A number of news stories have recently surfaced on lapses in management judgment of the worst kind: errors of omission and commission that have led to needless deaths. After hearing about the duplicity, cover-ups and lack of oversight at General Motors and the US Veterans Administration, one is tempted to ask how the culture and management mindsets in these organizations evolved to tolerate such egregious behavior? And these are only the latest cases in a long history of corporate misdeeds — e.g. Enron, Lehman, Cendent, HealthSouth, WorldCom — that raise the related question: what were they thinking?!
In retrospect, even in the worst cases of fraudulent or reckless behavior, it is probably fair to say that the men and women behaving badly didn’t join a company with the intent to brazenly break the law or endanger innocent lives. More likely, they felt intense pressure to meet performance expectations, in a corporate environment where the downside risks of underperforming were perceived as higher than the likelihood of penalties for inappropriate behaviors. In short, such individuals probably slid into an immoral quagmire with very bad outcomes, one misdeed at a time.
Many companies react to the glare of bad publicity by blaming one or two “bad apples” as the cause of their fall from grace. But this explanation is superficial and often masks the root cause: the corporate culture that tolerates, if not fuels employee misdeeds.
Can Culture Be Changed?
To her credit, General Motors’ CEO Mary Barra has acknowledged shortcomings in GM’s management culture that contributed to its failure to identify a fatal ignition switch design defect. In her testimony before Congress last month, Barra threw the “old GM” under the proverbial bus, citing an historical management mindset which placed cost savings over corporate responsibility. Barra pledged that the “new GM” has already begun to purge the demons of the company’s ignominious past.
Eric Shinseki, United States Secretary of Veterans Affairs since 2009 is said to have inherited a “culture of fear” at the Veteran’s Administration. At the VA, some management officials allegedly gamed the system to artificially inflate performance statistics, protected by a corporate Omertà, where potential whistleblowers feared the organization’s longstandinghistory of retaliation.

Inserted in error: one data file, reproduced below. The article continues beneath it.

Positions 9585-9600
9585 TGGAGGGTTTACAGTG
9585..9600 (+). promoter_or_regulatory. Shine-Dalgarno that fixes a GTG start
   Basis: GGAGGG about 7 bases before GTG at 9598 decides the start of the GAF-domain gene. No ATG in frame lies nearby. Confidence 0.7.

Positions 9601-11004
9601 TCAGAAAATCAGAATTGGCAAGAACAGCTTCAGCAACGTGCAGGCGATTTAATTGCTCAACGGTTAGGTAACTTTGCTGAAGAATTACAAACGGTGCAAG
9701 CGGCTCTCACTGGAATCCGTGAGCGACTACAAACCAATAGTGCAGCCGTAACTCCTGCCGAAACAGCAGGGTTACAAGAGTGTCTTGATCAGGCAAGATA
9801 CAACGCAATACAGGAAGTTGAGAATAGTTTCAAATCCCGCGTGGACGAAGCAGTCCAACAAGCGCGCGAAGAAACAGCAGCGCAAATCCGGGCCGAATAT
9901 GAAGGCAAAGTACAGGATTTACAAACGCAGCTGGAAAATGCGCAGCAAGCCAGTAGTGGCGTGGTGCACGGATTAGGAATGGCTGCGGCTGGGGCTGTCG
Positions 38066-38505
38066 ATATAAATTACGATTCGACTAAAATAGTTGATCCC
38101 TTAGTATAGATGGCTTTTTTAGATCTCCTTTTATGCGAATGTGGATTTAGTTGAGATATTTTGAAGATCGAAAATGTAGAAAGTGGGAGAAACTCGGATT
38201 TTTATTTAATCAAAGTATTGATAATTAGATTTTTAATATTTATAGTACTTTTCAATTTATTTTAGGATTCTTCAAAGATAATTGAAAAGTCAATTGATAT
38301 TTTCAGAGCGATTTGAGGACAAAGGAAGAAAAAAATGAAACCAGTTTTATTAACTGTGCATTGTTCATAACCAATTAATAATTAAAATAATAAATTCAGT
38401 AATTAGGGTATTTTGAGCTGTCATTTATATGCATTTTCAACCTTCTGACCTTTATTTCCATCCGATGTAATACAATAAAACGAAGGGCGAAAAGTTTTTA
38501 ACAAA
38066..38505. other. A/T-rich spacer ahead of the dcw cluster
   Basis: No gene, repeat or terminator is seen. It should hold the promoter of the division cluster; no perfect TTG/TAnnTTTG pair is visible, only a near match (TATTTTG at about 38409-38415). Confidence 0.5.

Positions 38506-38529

Can such debilitating cultural environments be reformed?
The answer is yes, and with deceptive ease under the right circumstances. Yet cultural transformation remains devilishly difficult, where more often, bandaid solutions fail to reverse longstanding incentives and protocols that have promoted (perhaps unwittingly) dysfunctional employee and management behaviors.
Take Ford, for example. When William Clay Ford, the fourth-generation family member to run the company, remarkably volunteered to abdicate his position as CEO in 2006 at age 49, the company was in perilous condition. Ford was on the verge of bankruptcy, its product lines were stale and poorly received, its international operations were in shambles, and it suffered poor quality, high costs, lagging technology and unimaginative styling. Ford lost nearly $15 billion in William Clay Ford’s last two years as CEO.
Much of the blame could be attributed to Ford’s toxic culture, characterized by fierce turf battles, lack of collaboration and severe fault intolerance, all of which contributed to an unwillingness for executives to acknowledge management challenges or to participate in joint problem-solving efforts. It was not uncommon for example for Ford executives to purposely design cars for their own region in ways that would make them unsuitable for sale in other regions, lest another executive benefit.
Shortly after Alan Mullaly (formerly head of Boeing’s commercial airplane division) took over as Ford’s CEO, he started a campaign to reform Ford’s culture. Under the banner “One Ford,” Mullaly instituted weekly Business Plan Review meetings with his direct reports where each executive was expected to assess the status of programs under their watch.
Many observers attribute the beginning of the turnaround of Ford’s culture and business fortunes to one such meeting, early in Mullaly’s tenure, when the then head of US automotive operations, Mark Fields gave one of Ford’s new car development programs a red flag, under a Red/Yellow/Green evaluation system Mullaly instituted for his management reviews.
As the episode has been retold, Fields’ colleagues were shocked. No one had red flagged a major program to a Ford CEO before (in this case, related to a balky tail gate latch design). Mullaly broke the stunned silence by applauding Fields for his candor and asking whether there was anything the Ford organization as a whole could do to help.